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Remembered Today:

Maps - how accurate?


aconnolly

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Can any of the map experts comment on the accuracy of maps in terms of depicting enemy positions? I'm intersted in comments about the accuracy of both Allied and German maps in this respect. Considerable detail is often shown, but was this based on mainly on raids, prisoners, air observation etc.? Finally, how often were maps updated?

Thanks

Andrew

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I don't have enough experience of German maps to comment to be honest, but , in general, British trench maps got more accurate as the war progressed, especially during 1918.

You might find that the same trench on a 1915 map is also on a 1918er but in quite a different place. The 1918 map is the one to believe (the earlier maps were based on (possibly slightly innacurate) bases with relatively primitive survey methods. The FSC's and battalions (RE) later resurveyed all of the British front and produced extremely accurate (especially from mid 1916) maps which could be produced in various scales.

Aerial photography was a major contribution to map surveys, but ground surveys also took place. After the allied advances of 1916-17, detailed ground surveys were taken of the former German lines (along with the behind the lines British trenches). This was a major contribution to the almost spot-on accuracy of the maps of 1918 which followed the german March offensives.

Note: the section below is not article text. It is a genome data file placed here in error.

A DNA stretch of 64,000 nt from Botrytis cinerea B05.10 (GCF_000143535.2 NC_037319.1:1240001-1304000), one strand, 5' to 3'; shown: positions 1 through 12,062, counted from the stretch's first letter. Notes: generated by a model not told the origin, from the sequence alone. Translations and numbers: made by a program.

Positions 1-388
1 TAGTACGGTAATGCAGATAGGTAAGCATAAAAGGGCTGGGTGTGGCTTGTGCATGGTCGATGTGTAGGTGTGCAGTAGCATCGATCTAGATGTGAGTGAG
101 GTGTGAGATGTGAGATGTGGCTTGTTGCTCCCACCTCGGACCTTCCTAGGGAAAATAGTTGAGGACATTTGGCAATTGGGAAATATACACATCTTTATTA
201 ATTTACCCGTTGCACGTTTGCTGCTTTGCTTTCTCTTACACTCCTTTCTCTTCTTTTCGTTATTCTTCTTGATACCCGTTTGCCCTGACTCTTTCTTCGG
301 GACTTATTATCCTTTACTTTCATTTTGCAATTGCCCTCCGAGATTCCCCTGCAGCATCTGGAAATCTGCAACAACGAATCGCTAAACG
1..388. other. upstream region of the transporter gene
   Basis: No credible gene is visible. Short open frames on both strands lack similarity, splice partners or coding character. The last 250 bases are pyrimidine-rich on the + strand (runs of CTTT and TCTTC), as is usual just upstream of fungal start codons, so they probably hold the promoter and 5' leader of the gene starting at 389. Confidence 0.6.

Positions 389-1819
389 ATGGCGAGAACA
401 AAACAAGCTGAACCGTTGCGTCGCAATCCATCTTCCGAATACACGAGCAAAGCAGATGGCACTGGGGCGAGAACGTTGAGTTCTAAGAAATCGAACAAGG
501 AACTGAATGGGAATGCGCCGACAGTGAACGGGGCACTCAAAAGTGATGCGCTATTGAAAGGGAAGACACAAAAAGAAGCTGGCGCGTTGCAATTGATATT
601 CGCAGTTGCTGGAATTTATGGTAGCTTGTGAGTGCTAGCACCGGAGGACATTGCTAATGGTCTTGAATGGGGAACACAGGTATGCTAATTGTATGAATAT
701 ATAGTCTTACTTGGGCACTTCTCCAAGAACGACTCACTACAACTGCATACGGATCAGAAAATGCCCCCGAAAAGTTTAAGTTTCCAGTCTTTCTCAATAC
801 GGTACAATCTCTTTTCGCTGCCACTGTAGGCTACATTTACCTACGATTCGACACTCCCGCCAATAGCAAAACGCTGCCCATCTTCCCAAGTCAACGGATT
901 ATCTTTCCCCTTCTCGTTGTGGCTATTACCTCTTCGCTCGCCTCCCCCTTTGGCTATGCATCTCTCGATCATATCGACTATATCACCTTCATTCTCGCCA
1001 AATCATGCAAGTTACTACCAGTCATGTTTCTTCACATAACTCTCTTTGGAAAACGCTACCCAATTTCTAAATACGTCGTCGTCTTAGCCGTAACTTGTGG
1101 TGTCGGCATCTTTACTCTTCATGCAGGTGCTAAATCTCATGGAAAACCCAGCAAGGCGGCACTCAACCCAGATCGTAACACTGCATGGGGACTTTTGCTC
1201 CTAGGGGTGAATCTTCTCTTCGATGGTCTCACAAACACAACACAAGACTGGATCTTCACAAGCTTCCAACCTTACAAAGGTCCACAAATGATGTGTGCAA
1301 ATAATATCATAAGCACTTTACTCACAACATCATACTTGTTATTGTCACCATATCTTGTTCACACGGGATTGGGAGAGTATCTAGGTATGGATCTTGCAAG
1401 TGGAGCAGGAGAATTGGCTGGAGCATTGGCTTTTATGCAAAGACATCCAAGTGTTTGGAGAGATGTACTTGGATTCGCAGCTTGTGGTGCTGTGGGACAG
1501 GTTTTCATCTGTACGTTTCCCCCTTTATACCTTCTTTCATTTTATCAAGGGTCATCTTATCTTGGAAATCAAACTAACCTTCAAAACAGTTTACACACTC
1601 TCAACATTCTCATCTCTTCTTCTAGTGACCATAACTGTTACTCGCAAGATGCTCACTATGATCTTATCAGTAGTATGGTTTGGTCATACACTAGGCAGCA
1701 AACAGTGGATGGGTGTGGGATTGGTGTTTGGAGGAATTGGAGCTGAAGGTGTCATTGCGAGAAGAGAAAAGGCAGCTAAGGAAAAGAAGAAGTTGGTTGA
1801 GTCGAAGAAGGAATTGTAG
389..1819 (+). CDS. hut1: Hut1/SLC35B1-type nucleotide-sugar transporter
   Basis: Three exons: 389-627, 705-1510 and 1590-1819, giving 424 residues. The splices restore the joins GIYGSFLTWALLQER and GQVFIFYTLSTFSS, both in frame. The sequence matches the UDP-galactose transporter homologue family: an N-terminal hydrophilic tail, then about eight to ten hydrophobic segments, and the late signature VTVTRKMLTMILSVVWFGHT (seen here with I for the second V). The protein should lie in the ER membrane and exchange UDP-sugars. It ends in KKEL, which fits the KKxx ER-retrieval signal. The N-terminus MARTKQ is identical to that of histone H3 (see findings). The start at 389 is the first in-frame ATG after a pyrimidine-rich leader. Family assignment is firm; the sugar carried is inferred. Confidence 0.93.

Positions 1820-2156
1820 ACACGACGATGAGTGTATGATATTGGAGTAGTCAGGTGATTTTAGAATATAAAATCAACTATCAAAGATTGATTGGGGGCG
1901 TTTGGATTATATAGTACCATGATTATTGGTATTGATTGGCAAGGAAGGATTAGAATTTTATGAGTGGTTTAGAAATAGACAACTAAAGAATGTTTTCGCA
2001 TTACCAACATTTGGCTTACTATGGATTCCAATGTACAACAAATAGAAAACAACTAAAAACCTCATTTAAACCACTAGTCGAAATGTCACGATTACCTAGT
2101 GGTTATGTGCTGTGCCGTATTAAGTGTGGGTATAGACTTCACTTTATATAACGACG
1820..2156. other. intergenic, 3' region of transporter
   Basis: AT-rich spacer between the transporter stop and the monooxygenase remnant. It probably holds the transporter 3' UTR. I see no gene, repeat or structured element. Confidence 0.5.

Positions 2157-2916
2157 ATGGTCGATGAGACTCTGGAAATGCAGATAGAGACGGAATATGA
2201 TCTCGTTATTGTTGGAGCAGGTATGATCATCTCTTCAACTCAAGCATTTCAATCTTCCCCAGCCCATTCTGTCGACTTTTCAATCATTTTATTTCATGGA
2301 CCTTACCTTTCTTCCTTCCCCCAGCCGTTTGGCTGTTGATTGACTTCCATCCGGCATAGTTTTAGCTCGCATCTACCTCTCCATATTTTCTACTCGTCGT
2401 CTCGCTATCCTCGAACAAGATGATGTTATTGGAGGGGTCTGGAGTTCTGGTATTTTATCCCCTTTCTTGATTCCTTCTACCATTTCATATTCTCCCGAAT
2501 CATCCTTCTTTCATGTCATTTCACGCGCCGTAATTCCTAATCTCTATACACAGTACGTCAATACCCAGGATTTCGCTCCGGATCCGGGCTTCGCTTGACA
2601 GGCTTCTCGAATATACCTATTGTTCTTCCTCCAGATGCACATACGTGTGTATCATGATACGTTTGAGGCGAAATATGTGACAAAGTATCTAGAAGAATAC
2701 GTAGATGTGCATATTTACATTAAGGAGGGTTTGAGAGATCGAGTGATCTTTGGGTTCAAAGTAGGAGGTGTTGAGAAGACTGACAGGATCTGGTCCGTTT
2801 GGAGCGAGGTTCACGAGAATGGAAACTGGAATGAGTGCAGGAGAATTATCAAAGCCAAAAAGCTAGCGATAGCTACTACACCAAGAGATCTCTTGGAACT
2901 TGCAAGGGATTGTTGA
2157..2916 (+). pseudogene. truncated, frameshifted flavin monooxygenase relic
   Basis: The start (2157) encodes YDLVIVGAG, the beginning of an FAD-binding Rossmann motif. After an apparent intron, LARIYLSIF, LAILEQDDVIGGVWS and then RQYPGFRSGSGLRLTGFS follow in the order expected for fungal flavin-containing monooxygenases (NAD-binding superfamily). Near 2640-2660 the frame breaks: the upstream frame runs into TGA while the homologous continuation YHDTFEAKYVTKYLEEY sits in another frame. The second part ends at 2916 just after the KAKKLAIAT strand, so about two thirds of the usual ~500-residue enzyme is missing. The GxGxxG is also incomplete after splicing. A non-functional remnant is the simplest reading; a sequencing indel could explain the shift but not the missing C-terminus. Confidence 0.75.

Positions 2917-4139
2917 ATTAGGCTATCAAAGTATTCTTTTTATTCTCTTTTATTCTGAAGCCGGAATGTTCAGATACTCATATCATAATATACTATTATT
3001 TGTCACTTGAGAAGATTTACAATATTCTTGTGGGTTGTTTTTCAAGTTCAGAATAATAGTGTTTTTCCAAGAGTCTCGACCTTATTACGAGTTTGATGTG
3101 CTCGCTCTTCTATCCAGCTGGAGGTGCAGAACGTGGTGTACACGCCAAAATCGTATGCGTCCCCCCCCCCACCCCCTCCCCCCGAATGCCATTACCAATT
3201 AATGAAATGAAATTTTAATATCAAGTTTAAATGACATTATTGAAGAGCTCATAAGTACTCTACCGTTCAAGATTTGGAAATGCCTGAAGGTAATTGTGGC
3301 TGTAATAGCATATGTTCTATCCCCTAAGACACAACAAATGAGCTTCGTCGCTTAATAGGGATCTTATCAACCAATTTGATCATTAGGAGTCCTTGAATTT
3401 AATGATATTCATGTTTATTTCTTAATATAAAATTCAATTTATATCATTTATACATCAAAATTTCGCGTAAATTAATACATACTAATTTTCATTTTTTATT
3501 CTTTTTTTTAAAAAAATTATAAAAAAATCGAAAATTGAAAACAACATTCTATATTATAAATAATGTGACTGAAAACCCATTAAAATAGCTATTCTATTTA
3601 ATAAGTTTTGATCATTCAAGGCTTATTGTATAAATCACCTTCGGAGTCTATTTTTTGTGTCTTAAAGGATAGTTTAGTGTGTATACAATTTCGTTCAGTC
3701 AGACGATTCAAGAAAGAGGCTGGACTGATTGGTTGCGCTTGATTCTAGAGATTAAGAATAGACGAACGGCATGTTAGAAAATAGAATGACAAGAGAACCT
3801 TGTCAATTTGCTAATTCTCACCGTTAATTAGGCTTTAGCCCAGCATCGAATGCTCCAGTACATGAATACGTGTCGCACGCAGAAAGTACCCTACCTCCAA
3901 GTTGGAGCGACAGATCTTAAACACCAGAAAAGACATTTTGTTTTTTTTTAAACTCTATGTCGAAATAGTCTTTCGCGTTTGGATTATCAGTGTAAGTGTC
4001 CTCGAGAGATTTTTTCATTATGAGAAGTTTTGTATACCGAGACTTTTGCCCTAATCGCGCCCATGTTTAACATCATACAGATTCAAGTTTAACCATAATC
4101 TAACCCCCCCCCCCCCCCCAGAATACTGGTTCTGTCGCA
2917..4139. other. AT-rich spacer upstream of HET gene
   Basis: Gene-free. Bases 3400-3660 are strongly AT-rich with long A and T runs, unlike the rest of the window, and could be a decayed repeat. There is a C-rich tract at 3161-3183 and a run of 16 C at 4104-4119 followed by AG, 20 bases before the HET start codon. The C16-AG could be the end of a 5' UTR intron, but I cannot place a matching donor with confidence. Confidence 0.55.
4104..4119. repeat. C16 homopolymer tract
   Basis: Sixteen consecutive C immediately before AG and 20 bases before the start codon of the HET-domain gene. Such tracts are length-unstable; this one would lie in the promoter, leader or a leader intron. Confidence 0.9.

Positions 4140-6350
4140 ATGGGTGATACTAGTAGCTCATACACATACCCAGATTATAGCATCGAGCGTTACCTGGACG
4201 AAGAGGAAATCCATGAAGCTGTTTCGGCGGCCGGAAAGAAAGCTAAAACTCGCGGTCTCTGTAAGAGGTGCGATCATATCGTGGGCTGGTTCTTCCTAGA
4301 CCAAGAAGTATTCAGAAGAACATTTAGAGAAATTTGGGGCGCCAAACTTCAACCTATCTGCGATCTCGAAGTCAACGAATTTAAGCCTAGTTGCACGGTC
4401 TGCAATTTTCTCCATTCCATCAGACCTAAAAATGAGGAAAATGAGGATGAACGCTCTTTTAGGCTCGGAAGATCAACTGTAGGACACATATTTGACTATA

Maps were updated (I'm talking about the "regular" series maps here) anywhere between never and once every 2 weeks or so depending on the location and what was happening in the locality. None regular series maps, especially those printed almost in the field, could (and I've seen a couple of examples) be updated almost daily. However, most information for the maps was usually "old news" by the time they reached the presses. Most regular series maps were about 2 weeks out of date at publication/issue, but non-regulars might only be 2 or 3 days out of date.

Hope this answers some of your questions,

Dave.

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Dave

Thanks for the detailed reply. Answers more than some of my questions! I think I can basically assume the maps used by the NZEF from the Somme onwards would generally have been pretty accurate. I've seen hand-drawn maps in various battalion records, I assume these were copied off the printed versions as the detail is often significant

Andrew

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I think I can basically assume the maps used by the NZEF from the Somme onwards would generally have been pretty accurate.

You certainly can (though, as I mentioned, how accurate the map was to "the man in the field" by the time he recieved it is another matter, especially in the more fluid operations!). The 1918ers are the best though, with almost (though never quite perfect!) 100% accuracy on all known detail (even if they may have been slightly out-of date!). Almost every kink in the lines can sometimes be shown on these!

Dave.

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